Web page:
We were advised by several people to interview the owner of a 1930 Ford Hi-Boy at a recent show.
The stylish retro rod had a big back story because it had spent the past 48 years with one family.

Canadian Street Rodding Hall of Fame member Don Siewert bought the Ford roadster to “save it from hot-rodders” at the time.




Don already was a well-known hot-rodder in ’67, but he also was interested in stock antique rides and had served as president of the Alberta Pioneer Auto Club. He owned a stock 1919 Model T and was content to keep it in its original form.

However, Don still had a hot rod heart and his son Mike’s ’28 Ford roadster project made him change his mind about his own 1930 Ford. The result was a stylish retro rod equipped with a 1954 Ford flattie and a 1932 grille in the finest tradition of the early hot-rodders from Don’s youth.




Don also had found innovative ways to cut costs on his build, including his windshield frame that was forged from melted-down mag wheels after he balked at the cost for a custom-built windshield.




Don had one simple rule for his rides: you build them-you drive them. He drove his Hi-boy to Bonneville Salt Flats in 1998 for the first of many yearly trips to the famous salt flat speed zone. Don was a pure hot-rodder in every sense of the concept.




Unfortunately Don succumbed to Non-Hodgkins Lymphoma in 2012 after a 5-year battle during which he kept plugging away at his projects and continued to live his life as a car guy superstar. The man known as FOFIT (Fastest Old Fart in Town) left a big legacy behind him after his death.




An important part of Don’s legacy was his Hi-boy and the car will remain in his family with his son Mike. Mike was cut out of the same cloth as his father and is a very capable hot rod builder, just like Don. Mike also believes a car is meant to be driven and has logged many miles behind the wheel of his rides over the years.




He also married the right woman because his wife has ridden shotgun with him over thousands of miles. This summer they decided to take the Hi-boy on a cross-continental tour from their Alberta home to the Jalopy Jam-Up in Durham, Ontario.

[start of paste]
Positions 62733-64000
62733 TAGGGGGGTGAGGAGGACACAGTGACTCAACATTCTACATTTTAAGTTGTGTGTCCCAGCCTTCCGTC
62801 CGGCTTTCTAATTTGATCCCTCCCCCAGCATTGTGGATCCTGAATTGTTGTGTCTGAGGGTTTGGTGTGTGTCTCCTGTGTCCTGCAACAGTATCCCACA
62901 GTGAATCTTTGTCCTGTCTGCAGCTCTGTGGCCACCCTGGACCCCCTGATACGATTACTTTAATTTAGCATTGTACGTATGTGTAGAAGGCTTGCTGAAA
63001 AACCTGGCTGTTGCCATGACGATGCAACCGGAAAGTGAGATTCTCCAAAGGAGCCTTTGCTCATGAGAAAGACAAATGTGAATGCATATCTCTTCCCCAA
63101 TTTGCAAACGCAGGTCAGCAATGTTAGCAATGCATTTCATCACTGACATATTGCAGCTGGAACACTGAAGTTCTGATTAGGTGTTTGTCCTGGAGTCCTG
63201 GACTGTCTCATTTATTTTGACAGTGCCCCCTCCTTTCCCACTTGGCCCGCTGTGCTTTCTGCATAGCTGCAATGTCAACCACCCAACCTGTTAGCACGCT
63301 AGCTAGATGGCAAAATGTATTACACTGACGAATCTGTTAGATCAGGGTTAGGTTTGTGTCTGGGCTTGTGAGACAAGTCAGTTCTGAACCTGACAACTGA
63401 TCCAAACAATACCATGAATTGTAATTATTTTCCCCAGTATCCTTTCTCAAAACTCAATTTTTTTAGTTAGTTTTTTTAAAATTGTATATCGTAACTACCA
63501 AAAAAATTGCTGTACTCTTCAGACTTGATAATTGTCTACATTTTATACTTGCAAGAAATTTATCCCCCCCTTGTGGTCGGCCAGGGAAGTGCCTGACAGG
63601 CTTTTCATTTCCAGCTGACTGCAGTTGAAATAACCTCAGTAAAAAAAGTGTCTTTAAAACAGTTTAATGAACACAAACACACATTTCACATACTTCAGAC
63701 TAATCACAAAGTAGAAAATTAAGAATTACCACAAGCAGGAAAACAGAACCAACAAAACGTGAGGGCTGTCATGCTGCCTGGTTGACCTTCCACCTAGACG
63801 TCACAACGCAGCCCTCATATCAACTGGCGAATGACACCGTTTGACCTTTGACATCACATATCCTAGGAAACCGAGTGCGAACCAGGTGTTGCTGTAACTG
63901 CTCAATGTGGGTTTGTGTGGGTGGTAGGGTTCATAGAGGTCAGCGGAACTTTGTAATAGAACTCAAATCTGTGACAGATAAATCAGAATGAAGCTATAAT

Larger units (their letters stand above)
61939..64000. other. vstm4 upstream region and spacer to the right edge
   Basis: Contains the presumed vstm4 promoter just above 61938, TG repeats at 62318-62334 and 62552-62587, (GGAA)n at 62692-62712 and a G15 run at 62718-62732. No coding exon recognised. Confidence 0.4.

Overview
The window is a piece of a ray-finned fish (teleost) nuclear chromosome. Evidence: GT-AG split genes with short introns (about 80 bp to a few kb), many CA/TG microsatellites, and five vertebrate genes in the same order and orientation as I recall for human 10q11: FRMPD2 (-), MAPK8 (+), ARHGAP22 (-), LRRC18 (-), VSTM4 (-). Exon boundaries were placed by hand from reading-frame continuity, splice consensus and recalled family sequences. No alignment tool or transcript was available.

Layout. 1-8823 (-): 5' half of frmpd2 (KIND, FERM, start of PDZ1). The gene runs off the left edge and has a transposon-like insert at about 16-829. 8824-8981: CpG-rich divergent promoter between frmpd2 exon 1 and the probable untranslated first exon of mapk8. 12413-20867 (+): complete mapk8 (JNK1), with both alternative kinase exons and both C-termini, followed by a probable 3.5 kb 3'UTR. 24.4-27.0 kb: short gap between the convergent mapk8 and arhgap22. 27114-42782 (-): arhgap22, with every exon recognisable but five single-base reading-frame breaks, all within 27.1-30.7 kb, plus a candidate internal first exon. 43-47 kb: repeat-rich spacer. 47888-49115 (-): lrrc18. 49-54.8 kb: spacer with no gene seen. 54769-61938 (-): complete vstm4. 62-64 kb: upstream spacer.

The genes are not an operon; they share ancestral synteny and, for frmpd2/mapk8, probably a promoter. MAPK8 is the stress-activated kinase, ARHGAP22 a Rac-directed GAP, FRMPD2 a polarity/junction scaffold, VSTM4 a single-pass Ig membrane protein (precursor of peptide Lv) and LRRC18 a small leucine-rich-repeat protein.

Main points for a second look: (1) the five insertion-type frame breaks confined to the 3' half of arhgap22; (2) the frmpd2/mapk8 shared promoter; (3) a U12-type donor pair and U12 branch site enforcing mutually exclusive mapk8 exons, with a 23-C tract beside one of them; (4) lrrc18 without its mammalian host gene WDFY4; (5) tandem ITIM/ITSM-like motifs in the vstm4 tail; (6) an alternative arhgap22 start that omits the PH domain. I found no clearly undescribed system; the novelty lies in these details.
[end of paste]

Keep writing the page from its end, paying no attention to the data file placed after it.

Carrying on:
Their trip took them into the northern US through the Mid-West in the famous family roadster-the one with the FOFIT license plate on the back and Don’s ashes in the oil filter. Mike wanted to honor his father in the best possible way for a dyed-in-the-wool car guy so his plate choice and oil filter was a home run of an idea.




Mike was confident his dad’s well-built roadster was up for the challenge and the hot rod performed flawlessly throughout the entire 3600 mile (6000 km.) trip. The only issue was the tires because the Hi-Boy also rides on traditional bias ply tires and Mike needed to give them an occasional cool-down breather on the road. He more than kept pace with traffic flow and ran the old school tires at around 70-75 mph (110-130 km/h) for much of the trip.




The Hi-boy garnered plenty of attention during the long road trip and even more when it arrived at the Jalopy Jam-Up because Mike kept a daily journal on his trip via social media. They were treated like rock stars at the event and were very happy they chose to attend the show.




The overall trip was fairly comfortable because Mike added a cloth top to the roadster to stave off the sun and they wore ear protection to stave off high speed wind noise because the car does not have side windows. The journey began on August 11th and they were back home by the 19th of August.




The long road trip proves Mike shares a common belief with his father: hot rods are meant to be driven very long distances when possible-particularly this family legacy roadster.
Jim Sutherland

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